Finally, 2017 is here and we can’t stress enough the importance of supply chain management. If there is a problem in your supply chain and your products cannot reach their destination on time or at all, you run the risk of losing those customers forever.
If this has happened to you, don’t get discouraged. Even behemoths of the retail game –quite often and at crucial times like Christmas– fall short on their promise to deliver the products they say they have in stock.
Yet, in 2017 there’s no excuse to get stuck in outdated methods. So, we asked experts of supply chain management and successful entrepreneurs to share their insights on the emerging trends. Let’s see what they said.
B2B marketplaces, social product design and harder to satisfy consumers
Sue Welch – @GoBambooRose
Sue Welch is the Founder and CEO of Bamboo Rose, a business-to-business (B2B) digital marketplace powered by trade engines that allow members of the retail ecosystem to collaboratively discover, develop and deliver great products to market. A veteran of the tech startup world with six companies to her name, Sue shared her insights and focused on the following points:
● Marketplaces will make product lifecycle management visual – even when it’s virtual: Retailers will shop just like consumers in connected B2B marketplaces.
“After a year of breakthroughs (from see-now, buy-now to virtual fitting rooms)” continues Sue, “meeting consumer expectations for great products and instant gratification will be even harder in the year ahead. 2017 will mark increased investment in tech to help retailers survive in an Amazon world”.
Implementation of cloud systems
Lee Fisher – @InteriorGoods
Lee Fisher is General Manager at Poles Direct, part of the Interior Goods Direct group. They trade exclusively online, offering a range of high quality products including wooden blinds, curtains and cushions.
“For us, it’s all about the data”, says Lee Fisher, “and throughout the next year we’ll be able to identify and utilise it even more effectively thanks to the advancement of cloud technologies. The quantity and quality of the data we now have access to means our operations are becoming more complex, collaborative and cost-effective, too.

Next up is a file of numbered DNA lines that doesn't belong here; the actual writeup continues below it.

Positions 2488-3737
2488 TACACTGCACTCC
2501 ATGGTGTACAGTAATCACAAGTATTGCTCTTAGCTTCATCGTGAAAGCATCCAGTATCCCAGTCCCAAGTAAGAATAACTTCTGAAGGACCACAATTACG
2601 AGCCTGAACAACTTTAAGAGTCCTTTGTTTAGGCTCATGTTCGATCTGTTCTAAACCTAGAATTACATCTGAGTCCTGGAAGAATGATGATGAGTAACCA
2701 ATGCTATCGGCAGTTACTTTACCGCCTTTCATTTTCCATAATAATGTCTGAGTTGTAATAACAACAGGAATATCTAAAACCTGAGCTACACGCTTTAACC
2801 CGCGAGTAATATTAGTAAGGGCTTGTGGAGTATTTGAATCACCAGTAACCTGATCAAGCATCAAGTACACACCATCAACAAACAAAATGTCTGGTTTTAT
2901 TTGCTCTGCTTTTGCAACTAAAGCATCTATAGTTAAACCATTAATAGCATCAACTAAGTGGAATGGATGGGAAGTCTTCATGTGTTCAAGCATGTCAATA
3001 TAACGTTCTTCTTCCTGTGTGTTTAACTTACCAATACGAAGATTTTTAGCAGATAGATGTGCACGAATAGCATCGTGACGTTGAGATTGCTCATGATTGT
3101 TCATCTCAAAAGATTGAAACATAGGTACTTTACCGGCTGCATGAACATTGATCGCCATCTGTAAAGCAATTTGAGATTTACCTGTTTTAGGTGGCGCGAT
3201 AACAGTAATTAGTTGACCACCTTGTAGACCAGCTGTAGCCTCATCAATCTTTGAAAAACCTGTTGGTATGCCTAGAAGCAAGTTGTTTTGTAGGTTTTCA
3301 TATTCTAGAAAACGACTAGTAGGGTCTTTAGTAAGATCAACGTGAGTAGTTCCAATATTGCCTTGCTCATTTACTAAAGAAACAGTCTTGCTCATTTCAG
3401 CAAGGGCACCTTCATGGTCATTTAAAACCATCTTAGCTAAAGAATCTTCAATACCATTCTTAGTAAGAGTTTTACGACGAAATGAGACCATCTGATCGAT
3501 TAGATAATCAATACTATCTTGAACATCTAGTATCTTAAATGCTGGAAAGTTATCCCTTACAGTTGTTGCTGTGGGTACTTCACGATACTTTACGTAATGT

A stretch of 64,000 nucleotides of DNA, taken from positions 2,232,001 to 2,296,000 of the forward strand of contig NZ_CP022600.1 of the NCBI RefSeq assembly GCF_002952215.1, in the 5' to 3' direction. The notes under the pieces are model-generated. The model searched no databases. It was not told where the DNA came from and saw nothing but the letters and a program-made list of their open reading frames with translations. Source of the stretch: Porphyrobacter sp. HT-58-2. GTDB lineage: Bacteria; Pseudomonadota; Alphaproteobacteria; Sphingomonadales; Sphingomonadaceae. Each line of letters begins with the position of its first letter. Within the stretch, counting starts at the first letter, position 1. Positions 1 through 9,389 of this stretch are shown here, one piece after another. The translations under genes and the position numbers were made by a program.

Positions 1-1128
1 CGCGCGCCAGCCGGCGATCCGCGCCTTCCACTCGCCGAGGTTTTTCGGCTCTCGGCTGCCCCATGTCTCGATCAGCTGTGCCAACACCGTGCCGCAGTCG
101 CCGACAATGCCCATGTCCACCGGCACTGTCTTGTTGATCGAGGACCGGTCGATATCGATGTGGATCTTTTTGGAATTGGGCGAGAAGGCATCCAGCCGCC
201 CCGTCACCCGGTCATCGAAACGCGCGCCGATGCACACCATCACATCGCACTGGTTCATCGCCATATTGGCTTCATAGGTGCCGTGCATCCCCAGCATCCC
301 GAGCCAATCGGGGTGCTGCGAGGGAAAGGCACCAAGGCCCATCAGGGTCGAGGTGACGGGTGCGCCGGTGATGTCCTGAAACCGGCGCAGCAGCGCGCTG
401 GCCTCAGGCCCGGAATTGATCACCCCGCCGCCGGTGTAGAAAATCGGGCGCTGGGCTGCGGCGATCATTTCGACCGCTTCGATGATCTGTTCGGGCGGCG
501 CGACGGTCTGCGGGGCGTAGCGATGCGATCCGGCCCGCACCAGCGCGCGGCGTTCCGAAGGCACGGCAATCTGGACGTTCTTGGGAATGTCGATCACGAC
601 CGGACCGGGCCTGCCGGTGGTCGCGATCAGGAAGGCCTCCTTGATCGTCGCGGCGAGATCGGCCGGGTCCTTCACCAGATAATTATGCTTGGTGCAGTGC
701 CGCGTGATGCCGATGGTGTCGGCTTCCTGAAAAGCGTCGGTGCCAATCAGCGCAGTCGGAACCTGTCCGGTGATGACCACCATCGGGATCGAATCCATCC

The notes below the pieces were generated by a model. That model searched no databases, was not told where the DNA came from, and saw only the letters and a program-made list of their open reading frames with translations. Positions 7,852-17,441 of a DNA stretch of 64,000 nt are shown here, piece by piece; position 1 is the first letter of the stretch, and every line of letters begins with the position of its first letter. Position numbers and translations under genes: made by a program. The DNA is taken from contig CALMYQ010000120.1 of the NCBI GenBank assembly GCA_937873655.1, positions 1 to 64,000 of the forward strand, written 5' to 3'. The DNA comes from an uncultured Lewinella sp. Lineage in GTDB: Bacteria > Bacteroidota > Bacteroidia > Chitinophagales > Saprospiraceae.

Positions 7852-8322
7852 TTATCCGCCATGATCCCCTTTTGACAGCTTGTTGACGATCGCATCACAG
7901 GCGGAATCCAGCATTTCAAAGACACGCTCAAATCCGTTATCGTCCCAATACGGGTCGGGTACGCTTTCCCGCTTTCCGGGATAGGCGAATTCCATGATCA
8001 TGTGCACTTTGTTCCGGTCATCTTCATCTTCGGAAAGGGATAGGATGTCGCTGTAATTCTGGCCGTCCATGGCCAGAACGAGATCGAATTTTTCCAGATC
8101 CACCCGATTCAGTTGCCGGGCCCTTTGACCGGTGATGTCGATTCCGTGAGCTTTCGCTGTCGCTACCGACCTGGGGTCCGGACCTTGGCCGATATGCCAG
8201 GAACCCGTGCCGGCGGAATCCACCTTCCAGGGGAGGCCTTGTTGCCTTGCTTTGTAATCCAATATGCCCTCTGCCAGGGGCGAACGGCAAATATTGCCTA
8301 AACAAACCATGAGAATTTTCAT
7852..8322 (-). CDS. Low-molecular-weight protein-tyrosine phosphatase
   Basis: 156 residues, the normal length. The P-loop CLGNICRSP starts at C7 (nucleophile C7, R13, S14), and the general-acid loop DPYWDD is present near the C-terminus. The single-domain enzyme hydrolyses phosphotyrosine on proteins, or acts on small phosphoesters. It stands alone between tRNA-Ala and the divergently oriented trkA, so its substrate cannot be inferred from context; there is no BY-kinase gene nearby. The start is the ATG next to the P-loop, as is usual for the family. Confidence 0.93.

2016 was a huge turning point for digital technology, and it’s showing so signs of slowing down in 2017. Last year saw the gradual introduction of digital to our operations, and we are now able to harness its full potential throughout the full supply chain. We’re particularly excited about the speed and connectivity of our enhanced operations.”
I also expect to see AI on the rise, though unfortunately, that isn’t something we’re in the position to implement as of it!”
Cyber Risks in Global Supply Chains
Ayman Omar is an Associate Professor in the Department of International Business and a Research Fellow at the Kogod Cybersecurity Governance Center (KCGC). Prior to receiving his Ph.D., Prof Omar worked in the oil industry and conducted several consulting projects. for a wide range of corporations including many Fortune 100 companies.
Operational excellence and lean programs
Kimberly Watson-Hemphill is the Founder and CEO of Firefly Consulting, a boutique consulting firm that specializes in innovation and operational excellence and is headquartered in Austin, TX. She recently authored the book Innovating Lean Six Sigma (McGraw-Hill, 2016.)
Cloud systems for supply chain management
According to the recent research by Software Advice, a company that hosts SCM technology reviews, 46% of the companies that contacted them in order to modernize their systems were still using manual methods or spreadsheets to track movements in their supply chain. For 2017 we can see “the desire to modernize and automate systems and to improve integration”, says Forrest Burnson, of Software Advice. “Even though manual methods worked in the past, the business has either grown or is facing tougher competition, and these methods are no longer sustainable”.